John F. Simon Jr.: new instructions
May 4 - June 8, 2002
Selected Works
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New Instructions
Installation view at Sandra Gering Gallery
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Installation view at Sandra Gering Gallery
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Swarms (detail)
Installation view at Sandra Gering Gallery
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Press Release

John F. Simon Jr.'s second solo exhibition in New York was presented by Sandra Gering Gallery at its former Chelsea location.

For this exhibition, John Simon extended his creative process by using original software to mark and shape physical materials. The code Simon writes is now articulated outside of the computer screen through the use of a digitally controlled laser. With the laser, Simon alters materials that are well known, but are new to his body of work. This "new media" includes Formica, Linoleum and Plexiglas.

New Instructions is composed of four groupings of work that point to a common cultural ground of patterning and symmetry. In Simon's screen based work, Swarms, one software program is presented simultaneously across a broad window comprised of two 50" plasma monitors. The software shows the formation and dissolution of symmetric patterns as a metaphor for the temporality of our thoughts, ideas and actions. The process of gathering and dispersing patterns is continually reenacted by up to nine swarms forming a mesmerizing variety of compositions and color combinations that will never repeat.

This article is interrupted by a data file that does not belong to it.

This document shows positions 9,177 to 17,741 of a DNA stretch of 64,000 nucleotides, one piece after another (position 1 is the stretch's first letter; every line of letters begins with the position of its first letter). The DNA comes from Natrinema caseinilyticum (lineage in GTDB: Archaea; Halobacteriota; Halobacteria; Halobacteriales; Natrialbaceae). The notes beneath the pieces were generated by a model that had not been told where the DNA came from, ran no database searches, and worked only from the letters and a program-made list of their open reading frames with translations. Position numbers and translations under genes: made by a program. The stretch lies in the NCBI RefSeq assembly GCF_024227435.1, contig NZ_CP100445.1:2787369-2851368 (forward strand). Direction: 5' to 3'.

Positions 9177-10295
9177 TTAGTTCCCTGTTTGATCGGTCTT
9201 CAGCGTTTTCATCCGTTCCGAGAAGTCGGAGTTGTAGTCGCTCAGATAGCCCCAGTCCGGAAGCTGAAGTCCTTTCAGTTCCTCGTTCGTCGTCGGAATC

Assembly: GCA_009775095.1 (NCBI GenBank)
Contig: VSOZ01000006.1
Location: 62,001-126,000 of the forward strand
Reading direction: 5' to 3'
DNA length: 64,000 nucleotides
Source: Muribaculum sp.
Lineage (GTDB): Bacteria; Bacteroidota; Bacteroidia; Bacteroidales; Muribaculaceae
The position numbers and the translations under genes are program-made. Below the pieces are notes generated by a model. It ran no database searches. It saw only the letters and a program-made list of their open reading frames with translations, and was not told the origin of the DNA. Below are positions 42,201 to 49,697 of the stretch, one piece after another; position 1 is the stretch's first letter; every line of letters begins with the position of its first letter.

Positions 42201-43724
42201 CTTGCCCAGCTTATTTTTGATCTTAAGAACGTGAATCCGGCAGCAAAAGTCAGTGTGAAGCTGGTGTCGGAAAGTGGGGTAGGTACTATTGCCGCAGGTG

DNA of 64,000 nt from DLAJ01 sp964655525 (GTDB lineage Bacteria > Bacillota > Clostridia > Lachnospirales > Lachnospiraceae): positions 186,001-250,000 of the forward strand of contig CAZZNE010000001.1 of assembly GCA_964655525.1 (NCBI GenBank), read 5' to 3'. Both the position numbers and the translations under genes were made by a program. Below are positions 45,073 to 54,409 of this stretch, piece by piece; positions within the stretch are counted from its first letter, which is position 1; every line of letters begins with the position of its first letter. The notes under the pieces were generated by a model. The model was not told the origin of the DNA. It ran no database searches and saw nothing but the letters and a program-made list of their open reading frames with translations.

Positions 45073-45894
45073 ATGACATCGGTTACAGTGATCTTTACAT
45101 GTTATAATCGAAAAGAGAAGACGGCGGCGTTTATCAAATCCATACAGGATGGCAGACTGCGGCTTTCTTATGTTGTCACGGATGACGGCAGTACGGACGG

For the gallery floor, Simon created a symmetric pattern of almost 1,000 individual laser cut Linoleum tiles, inspired in part by an M.C. Escher drawing from the Alhambra. Simon's floor piece is a digital improvisation of this centuries-old interlocking style. He brings to the basic symmetry curvaceous shapes that are characteristic of computer-based design.

Simon has also used the laser to create Plexiglas panels with which to "tile" the gallery windows. These pieces screen the view of the outside world while coloring the light entering the gallery. Both in function and in composition, the Plexiglas panels express Simon's interest in the nature of boundaries.

Finally, Simon captures moments of the Swarms software in four works of intercut Formica. The fleeting, beautiful screen stills are translated through a variety of carefully chosen and controlled laser cuts and marks.